First published in the New Zealand Herald, March 2008.
In New Zealand’s short history there has been three key periods of industrial trouble, each separated by regional disputes. Some ended in death, all ended in tears. But each one has taken the country closer to offering workers more rights and better working conditions.
To look at the first strike we have to go back more than one hundred years. The maritime strike of 1890 took place in the same year that Labour Day was first celebrated. October 28 was used to commemorate carpenter Samuel Parnell’s battle to win a standard eight-hour working day – something he had achieved 50 years earlier.
Parnell built houses with a team of carpenters and set contracts with customers that stipulated eight hour’s work, eight hour’s rest, and eight hour’s play. These contracts are pointed to by Auckland amateur historian Gerard Hill as being the start of the Labour movement.
The first anniversary of the Maritime Council, an organisation that brought transport and mining unions together, was on 28 October 1890. But before its first birthday the maritime strike had started, a reaction to workers’ pay being cut.
The strike had began in Melbourne by ship officers on 15 August 1890 and crossed the Tasman on 15 September. The strike lasted 56 days, involved 8,000 unionists, and ended with the qualified defeat of the unions.
Hill has studied social history in New Zealand and is well-known for giving historical walks in Auckland. His father, Toby Hill, was the national secretary of the Waterside Workers’ Union and a key player in the 1951 dispute.
“The defeat in 1890 was qualified in the sense that the unions realised they had to get politicized,” says Hill. “The legacy of it is that John Millar, who was the founder of the Seamen’s Union was elected to Parliament in 1891.”
Hill says although the 1890 strike ended badly for union members, the unions remained intact. Although weakened, it led to the Liberal/Labour coalition to come to power led by Dick Seddon.
“Once in Parliament it was instrumental in introducing the country’s earliest labour laws in the form of the Industrial Conciliation and Arbitration Act (ICA). It was introduced in 1890 and lasted pretty much intact until 1973,” says Hill.
“The act brought in compulsory arbitration between most employers and staff, and it was hoped it would prevent further industrial action. It delivered minimum wages and the workers’ arbitration court.
“But unions had the option to opt out of the Act and register under the Trade Union Act. And that is what a few of them did. Including the West Coast miners.”
But subsequent amendments were made to address changes in the economy after Britain entered the European Common Market 1 January 1973. It provided substantial protection until it was replaced by the Employment Contract’s Act in 1991.
While the next major dispute wasn’t to happen for another 23 years, two events happened in between that helped further shape the union movement in New Zealand.
The Blackball Gold Mine “crib-time” strike was a major victory for the unions in 1908 and encouraged people to join up. It led to the first Trade Union Federation and ultimately to the formation of the Labour Party.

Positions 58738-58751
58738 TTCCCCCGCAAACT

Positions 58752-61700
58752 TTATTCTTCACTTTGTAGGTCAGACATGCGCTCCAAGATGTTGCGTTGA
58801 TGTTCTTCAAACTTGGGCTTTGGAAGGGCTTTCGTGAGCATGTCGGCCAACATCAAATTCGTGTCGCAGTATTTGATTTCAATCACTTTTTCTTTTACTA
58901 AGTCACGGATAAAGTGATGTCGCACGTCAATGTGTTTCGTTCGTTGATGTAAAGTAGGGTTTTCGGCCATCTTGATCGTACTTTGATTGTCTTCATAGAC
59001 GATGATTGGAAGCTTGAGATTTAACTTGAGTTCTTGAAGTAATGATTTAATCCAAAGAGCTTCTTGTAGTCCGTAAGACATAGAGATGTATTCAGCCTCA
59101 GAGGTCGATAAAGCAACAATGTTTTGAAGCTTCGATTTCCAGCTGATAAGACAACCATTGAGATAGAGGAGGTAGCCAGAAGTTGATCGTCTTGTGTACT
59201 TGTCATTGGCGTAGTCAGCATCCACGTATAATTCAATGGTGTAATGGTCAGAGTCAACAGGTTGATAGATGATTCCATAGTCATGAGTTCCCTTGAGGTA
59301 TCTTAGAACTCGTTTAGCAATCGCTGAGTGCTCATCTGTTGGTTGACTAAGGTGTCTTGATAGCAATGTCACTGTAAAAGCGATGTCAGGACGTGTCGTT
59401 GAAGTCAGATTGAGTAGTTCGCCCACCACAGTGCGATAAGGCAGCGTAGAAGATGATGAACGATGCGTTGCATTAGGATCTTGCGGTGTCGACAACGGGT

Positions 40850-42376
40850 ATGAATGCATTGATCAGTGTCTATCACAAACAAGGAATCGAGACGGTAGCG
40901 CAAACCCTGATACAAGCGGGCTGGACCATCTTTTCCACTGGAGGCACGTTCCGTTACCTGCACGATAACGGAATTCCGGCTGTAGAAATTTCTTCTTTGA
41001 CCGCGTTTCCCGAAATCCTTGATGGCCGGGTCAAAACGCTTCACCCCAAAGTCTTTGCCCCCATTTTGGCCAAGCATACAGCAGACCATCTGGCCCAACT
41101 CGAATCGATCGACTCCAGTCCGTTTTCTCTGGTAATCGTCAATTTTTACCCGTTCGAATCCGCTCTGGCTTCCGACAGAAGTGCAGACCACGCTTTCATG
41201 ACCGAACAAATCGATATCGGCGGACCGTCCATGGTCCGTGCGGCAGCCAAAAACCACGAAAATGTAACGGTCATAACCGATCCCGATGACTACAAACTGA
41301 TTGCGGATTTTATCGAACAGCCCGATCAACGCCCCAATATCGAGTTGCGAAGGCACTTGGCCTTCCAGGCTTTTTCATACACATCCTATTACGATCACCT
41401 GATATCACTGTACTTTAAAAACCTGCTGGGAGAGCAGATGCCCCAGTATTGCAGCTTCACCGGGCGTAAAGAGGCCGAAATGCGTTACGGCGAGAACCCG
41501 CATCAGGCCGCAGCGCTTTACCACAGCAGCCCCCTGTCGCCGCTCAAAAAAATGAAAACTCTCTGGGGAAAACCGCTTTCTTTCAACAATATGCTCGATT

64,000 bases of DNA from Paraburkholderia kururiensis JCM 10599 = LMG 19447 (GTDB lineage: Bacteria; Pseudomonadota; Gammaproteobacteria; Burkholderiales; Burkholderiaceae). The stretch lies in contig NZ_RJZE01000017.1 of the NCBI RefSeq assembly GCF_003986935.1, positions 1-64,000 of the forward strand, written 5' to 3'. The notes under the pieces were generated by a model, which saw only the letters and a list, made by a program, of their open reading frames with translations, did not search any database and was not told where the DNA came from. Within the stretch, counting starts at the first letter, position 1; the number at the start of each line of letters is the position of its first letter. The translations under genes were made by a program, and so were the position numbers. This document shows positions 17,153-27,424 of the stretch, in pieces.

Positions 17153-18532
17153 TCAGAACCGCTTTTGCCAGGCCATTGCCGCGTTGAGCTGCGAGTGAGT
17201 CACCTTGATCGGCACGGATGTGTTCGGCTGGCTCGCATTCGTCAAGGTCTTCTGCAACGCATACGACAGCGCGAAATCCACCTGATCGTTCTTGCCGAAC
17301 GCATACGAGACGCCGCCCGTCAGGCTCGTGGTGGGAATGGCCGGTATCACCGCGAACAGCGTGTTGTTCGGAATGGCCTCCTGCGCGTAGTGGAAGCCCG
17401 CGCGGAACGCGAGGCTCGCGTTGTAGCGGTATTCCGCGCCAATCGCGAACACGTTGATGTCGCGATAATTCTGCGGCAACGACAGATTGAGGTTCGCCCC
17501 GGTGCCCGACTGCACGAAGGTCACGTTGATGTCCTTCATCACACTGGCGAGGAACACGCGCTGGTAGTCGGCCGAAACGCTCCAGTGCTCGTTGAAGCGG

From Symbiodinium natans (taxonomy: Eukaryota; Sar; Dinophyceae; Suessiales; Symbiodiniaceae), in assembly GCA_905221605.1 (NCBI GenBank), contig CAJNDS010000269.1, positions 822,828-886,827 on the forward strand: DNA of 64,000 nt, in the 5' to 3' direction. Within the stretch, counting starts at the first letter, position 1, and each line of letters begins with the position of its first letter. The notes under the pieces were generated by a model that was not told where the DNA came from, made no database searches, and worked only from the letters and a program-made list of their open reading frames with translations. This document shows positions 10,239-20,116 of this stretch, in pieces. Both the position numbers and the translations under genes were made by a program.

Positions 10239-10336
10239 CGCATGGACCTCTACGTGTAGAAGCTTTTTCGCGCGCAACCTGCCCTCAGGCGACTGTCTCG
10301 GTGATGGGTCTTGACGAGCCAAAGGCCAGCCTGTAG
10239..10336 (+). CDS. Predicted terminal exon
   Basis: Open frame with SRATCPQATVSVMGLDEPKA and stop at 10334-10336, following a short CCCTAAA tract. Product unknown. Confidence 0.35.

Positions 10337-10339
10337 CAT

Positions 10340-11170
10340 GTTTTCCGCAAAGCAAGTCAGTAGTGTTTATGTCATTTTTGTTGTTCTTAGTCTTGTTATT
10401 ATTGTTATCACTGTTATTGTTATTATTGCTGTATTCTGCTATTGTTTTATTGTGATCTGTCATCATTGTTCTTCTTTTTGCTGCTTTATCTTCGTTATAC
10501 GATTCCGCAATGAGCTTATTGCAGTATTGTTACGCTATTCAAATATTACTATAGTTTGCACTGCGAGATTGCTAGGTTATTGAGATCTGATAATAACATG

Blackball is a mining town near Greymouth and will be holding centenary celebrations in March  with a three-day event that will include a street parade.
In 1912, during a six-month strike by miners at Waihi, the police attacked Fred Evans moments after a constable was shot in the stomach. The event on 12 November is known today as ‘Black Tuesday’.
Evans never regained consciousness from a severe beating. After 90 minutes languishing in a police cell he was taken to hospital where he died the following day. He became a martyr of the United Federation of Labour (UFL) that was formed a year later and made up of members of the hard-line Red Feds and moderate unions.
The country’s second major industrial dispute flared up on the Wellington waterfront as a result of the Union Steamship company cutting travel time for its shipwrights on 17October 1913. The shipwrights were members of the Waterside Workers’ Union and so enjoyed strong and far-reaching support.
Hill says the Liberal governments had been replaced by an “anti-workers government”, led by Ulsterman, William Massey.
“The last two months of the strikes led to bloody industrial confrontation – in reality a class war – primarily in Wellington, but also in Auckland,” says Hill.
An Evening Post editorial of 23 October 1913 called union members “wayward watersiders” for holding up the work of the port in a “Lordly manner”.
“The demonstrators could have met in their own time,” it says.
Closing the port for a few hours meant farmers’ exports were delayed. But the delay was nothing compared to what was to come as the strike escalated in reaction to the shipwrights being locked out.
The dispute gravitated to a general strike lasting one week that brought Auckland to a standstill. While hotel guests had to cook their own food and make their own drinks, the strike is mostly remembered for the use of special constables – nicknamed ‘Massey’s Cossacks’ – disgruntled farmers who rode their horses into crowds of strikers.
“Things were heated up when police superintendent Mitchell, who kept things pretty calm, was replaced by John Cullen who was tough and uncompromising, he was ruthless,” says Hill.